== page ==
California Landmark Cases on the Respondeat Superior Principle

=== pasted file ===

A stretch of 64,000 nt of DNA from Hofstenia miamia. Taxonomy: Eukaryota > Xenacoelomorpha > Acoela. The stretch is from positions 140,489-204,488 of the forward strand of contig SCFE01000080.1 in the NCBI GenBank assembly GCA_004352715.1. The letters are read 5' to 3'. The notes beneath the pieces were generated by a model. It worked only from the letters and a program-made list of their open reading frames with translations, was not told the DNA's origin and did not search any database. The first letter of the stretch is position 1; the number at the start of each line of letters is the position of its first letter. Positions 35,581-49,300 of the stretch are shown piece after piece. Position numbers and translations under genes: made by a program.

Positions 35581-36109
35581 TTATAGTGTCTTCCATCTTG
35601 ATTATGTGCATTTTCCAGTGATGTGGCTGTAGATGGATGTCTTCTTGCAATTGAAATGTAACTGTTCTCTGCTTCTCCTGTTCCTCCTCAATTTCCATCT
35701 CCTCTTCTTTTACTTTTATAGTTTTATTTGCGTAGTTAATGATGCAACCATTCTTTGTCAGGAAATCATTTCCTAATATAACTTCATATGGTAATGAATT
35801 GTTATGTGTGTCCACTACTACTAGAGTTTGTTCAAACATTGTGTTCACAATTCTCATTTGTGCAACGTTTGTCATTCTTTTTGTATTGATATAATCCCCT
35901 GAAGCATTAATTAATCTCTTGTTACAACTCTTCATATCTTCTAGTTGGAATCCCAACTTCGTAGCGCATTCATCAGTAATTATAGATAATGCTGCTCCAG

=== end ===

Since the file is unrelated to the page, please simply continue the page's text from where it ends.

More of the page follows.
"Under the common law doctrine of respondeat superior, a principal or employer is vicariously liable for the acts of an agent or employee committed in the course of employment." (Lathrop v. HealthCare Partners Medical Group (2004) 114 Cal.App.4th 1412, 1421; Kaplan v. Coldwell Banker Residential Affiliates, Inc. (1997) 59 Cal.App.4th 741, 745-746.) The nexus that is required for finding a tortious act was committed within the course and scope of employment for the purpose of imposing respondeat superior liability is "that the tort be engendered by or arise from the work." (Lisa M. v. Henry Mayo Newhall Memorial Hospital (1995) 12 Cal.4th 291, 298 (Lisa M.).) "The tortious occurrence must be 'a generally foreseeable consequence of the employer's activity' which 'means that in the context of the particular enterprise an employee's conduct is not so unusual or startling that it would seem unfair to include the loss resulting from it among other costs of the employer's business.' " (Id. at p. 299.) The determination of whether an employee's acts are within the course and scope of employment is generally a question of fact, but the issue may be decided as a matter of law if "'"the facts are undisputed and no conflicting inferences are possible."' " (Lisa M., supra, 12 Cal.4th at p. 299.) "Under the doctrine of respondeat superior, an employer is vicariously liable for his employee's torts committed within the scope of the employment." (Perez v. Van Groningen & Sons, Inc. (1986) 41 Cal.3d 962, 967.) "The employer's liability extends beyond his actual or possible control of the employee to include risks inherent in or created by the enterprise." (Id. at p. 968 .) "'The inquiry should be whether the risk was one "that may fairly be regarded as typical of or broadly incidental" to the enterprise undertaken by the employer. .' ." (Ibid.) "It is also settled that an employer's vicarious liability may extend to willful and malicious torts of an employee as well as negligence. ." (Farmers Ins. Group v. County of Santa Clara (1995) 11 Cal.4th 992, 1004.)